May all your centres, of whatever variety, be securely attached to their respective middles 😀
I met up with visiting cousins this morning; it’s been over a year since we last saw each other. They sent me a message telling me where to meet them. I couldn’t work out where they were relative to where I was. My nav app wasn’t helpful. It said something like head north, and then shut down saying I’d reached my destination when I hadn’t moved! Yeah, right. So while I had a think about that, I went to a nearby bakery and bought some hot cross buns (not my photo, it’s a stock one from the web). As you do. Right?
I love the Markets – I’m sure I’ve said so before – but there’s no doubt that the decibel level is a deterrent to easy conversation. I was able to return a sheaf of genealogical notes and a few additional pages. My explanation as to where those additional pages fitted into the overall picture was necessarily brief because I was rapidly becoming hoarse.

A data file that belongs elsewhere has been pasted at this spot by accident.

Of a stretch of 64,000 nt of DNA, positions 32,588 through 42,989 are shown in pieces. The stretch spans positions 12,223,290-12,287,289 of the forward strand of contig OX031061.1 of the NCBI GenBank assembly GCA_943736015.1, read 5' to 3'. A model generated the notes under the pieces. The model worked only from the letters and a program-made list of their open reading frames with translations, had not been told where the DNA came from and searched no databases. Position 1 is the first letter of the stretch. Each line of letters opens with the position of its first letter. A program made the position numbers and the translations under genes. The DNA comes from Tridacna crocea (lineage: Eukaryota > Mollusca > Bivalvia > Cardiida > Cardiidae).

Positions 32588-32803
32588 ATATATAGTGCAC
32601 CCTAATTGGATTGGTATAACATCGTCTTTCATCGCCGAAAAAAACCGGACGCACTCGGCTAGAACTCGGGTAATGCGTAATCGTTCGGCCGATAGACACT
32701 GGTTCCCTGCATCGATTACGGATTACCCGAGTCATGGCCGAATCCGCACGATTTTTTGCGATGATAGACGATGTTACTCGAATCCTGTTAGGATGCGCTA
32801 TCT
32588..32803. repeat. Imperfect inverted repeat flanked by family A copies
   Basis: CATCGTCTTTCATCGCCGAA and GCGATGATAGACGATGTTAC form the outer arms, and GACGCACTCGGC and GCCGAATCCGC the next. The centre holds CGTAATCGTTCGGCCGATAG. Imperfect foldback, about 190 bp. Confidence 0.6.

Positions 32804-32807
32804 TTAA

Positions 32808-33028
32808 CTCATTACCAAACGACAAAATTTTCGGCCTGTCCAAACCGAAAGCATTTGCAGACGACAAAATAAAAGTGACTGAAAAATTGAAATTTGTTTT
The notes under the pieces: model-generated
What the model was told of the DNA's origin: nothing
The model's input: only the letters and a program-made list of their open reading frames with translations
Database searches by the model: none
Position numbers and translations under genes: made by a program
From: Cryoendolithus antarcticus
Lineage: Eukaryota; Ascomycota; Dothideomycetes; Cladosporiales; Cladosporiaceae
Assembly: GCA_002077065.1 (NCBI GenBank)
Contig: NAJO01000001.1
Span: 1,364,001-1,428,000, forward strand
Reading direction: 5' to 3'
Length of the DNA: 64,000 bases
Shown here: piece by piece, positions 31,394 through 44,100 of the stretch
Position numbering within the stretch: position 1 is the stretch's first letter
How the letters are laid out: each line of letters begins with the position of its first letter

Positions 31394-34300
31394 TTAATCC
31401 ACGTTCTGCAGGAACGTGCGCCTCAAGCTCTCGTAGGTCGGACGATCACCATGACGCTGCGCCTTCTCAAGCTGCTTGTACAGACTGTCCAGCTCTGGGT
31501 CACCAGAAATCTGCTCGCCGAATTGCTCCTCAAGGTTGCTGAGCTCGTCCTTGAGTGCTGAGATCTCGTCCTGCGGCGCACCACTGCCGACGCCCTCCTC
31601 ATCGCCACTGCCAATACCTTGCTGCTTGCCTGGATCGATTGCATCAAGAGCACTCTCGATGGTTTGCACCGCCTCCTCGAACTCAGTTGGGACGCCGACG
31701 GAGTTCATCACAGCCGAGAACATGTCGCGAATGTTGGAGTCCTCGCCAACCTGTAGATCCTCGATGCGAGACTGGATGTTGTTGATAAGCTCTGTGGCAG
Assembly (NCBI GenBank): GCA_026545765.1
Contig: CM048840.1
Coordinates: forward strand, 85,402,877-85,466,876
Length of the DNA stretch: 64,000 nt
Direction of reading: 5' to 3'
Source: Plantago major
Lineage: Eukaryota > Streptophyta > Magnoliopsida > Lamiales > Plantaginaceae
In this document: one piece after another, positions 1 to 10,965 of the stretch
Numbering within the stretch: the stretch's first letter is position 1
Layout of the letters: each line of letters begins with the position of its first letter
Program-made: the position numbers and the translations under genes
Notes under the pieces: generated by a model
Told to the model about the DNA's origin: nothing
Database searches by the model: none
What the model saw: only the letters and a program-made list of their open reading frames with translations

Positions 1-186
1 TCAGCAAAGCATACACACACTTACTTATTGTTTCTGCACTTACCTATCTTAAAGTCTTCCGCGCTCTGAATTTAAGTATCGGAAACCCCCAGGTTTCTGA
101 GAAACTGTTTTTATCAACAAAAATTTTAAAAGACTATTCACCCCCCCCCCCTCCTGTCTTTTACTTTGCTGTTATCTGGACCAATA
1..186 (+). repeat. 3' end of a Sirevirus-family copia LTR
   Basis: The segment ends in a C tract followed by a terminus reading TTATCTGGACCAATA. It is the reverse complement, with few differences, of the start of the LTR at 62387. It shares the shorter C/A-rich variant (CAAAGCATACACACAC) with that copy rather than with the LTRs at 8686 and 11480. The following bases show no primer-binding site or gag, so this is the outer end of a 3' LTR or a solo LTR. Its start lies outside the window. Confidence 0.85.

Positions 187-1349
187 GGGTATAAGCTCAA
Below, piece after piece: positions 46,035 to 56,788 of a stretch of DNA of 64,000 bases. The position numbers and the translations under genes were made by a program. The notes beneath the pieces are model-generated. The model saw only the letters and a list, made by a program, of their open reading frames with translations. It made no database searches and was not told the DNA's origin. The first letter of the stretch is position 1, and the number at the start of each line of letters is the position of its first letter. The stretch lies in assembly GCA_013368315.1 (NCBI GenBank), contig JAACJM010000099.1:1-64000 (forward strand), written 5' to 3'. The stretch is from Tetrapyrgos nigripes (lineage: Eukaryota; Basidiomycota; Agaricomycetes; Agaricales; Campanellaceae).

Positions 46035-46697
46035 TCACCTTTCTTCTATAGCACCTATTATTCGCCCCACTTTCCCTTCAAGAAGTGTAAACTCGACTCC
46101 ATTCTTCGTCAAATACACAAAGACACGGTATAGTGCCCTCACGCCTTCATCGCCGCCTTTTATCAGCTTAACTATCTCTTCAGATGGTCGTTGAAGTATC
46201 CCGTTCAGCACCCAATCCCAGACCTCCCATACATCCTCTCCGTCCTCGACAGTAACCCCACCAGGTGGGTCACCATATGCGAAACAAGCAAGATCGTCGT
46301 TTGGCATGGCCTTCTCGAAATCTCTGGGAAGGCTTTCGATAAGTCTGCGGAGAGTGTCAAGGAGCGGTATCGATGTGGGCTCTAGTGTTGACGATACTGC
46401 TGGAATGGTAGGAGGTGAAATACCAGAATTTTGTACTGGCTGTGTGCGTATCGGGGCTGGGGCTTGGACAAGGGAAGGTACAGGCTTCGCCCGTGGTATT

I hope you’ve been able to catch up with the chit-chat in person?
I was searching our work chat files the other day, looking for something as simple as the name of one of the several babies born during lockdown, whose mother has now returned to work. I couldn’t find it. Luckily, she mentioned the name when showing me photos, so I was saved from the disgrace of having to admit I’d forgotten. Phew.